State Police public-safety protocol cries out for reform
ON TOP OF all the other bad news for the Massachusetts State Police lately, now more dubious overtime abuses have come to light.
The Globe’s Kay Lazar reported recently about the lucrative overtime-all-the-time pay at seven Boston-area “emergency response stations,” where state troopers are positioned to respond to fuel spills, serious accidents, medical emergencies, infrastructure issues, and the like.
Troopers at those premium pay posts, which are staffed around the clock, typically earn around $680 per shift, which means that costs quickly add up.
This public safety practice cries out for reexamination and reform.
The same, of course, can be said of many State Police arrangements. One of Governor Charlie Baker’s reforms has been to abolish Troop E, amidst revelations that dozens of troopers may have put in for overtime shifts they hadn’t worked. The administration has also assigned 30 more troopers to Logan Airport, thereby reducing the number of airport overtime hours by around 600 a week, for a weekly saving of $50,000.
Baker hopes to persuade the legislature to fund a new State Police class; troop strength is now a little under 2,200, down from more than 2,500 in 2006. “Our goal is to try to get enough State Police on the ground so that we don’t have to pay overtime for this stuff,” the governor said last week when queried about the emergency response stations. However, neither branch of the Legislature funded a class in their budgets. Without a larger trooper force, the administration says it can’t staff the emergency posts on a non-overtime basis.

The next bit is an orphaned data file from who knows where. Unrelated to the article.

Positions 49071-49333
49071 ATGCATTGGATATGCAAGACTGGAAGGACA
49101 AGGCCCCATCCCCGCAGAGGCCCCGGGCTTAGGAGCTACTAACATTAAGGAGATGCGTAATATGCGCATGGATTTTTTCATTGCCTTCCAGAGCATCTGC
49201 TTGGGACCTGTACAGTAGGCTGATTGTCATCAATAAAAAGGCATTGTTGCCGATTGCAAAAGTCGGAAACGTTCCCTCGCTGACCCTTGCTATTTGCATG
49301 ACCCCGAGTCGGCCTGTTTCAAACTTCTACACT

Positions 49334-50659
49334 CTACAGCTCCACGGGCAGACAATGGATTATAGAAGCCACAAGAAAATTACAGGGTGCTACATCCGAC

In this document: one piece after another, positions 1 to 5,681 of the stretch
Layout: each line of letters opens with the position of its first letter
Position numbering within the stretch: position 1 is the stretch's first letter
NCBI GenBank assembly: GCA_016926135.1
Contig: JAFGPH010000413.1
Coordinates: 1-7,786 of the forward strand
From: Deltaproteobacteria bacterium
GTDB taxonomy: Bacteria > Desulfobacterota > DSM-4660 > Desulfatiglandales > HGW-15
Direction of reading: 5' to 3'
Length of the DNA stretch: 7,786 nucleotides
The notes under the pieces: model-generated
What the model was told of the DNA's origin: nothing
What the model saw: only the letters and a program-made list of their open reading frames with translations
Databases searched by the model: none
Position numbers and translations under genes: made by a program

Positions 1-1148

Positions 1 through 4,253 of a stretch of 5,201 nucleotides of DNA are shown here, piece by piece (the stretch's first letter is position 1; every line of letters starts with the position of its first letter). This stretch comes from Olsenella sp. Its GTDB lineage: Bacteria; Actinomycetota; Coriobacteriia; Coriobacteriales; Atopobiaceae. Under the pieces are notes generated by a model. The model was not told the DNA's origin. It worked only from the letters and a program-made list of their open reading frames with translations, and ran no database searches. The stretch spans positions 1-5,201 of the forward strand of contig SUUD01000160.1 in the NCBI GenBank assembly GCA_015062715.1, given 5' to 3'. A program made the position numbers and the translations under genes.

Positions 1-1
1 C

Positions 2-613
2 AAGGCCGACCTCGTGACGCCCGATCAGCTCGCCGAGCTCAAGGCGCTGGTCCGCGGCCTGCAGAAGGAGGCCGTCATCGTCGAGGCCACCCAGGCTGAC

But there are other approaches that could help reduce overtime. One, notes Stephen Goldsmith, a former mayor (Indianapolis) and deputy mayor (New York City) and now director of the Innovations in American Government Program at Harvard’s Kennedy School, is to take a close look at whether sworn police officers with guns are really necessary for all the functions they are currently performing. The more of those tasks that can be done by civilians, the less costly that staffing would be.
Another idea: Inject some cost-trimming competition into policing. The state could ask the State Police and the Boston Police to submit bids for the right to staff the emergency response stations. (The Boston Fire Department might want to bid as well.)
The winner would have the rights to that work for a set period, perhaps five years. Likewise, security, traffic control, and similar functions at Logan’s various terminals could also be put out to bid.
The incentive to win the work could lead the various unions and managers to take a sharp pencil to their staffing practices.
Asked recently about that approach as pertains to the emergency response stations, Baker noted that the state police have authority over state roads, while local police patrol local routes, and that mixed jurisdictions could lead to confusion.
It’s true this plan would need careful coordination and no doubt some legislative changes to pave the way.
Still, “every state road almost by definition goes through a city,” notes Goldsmith. “You could say . . . we are going to ask for proposals from agencies that have jurisdiction in that area, and see what it looks like.”
After all, given the overtime abuse we’ve seen, any idea that promises to enlist self-interest in the cause of cost control is well worth exploring.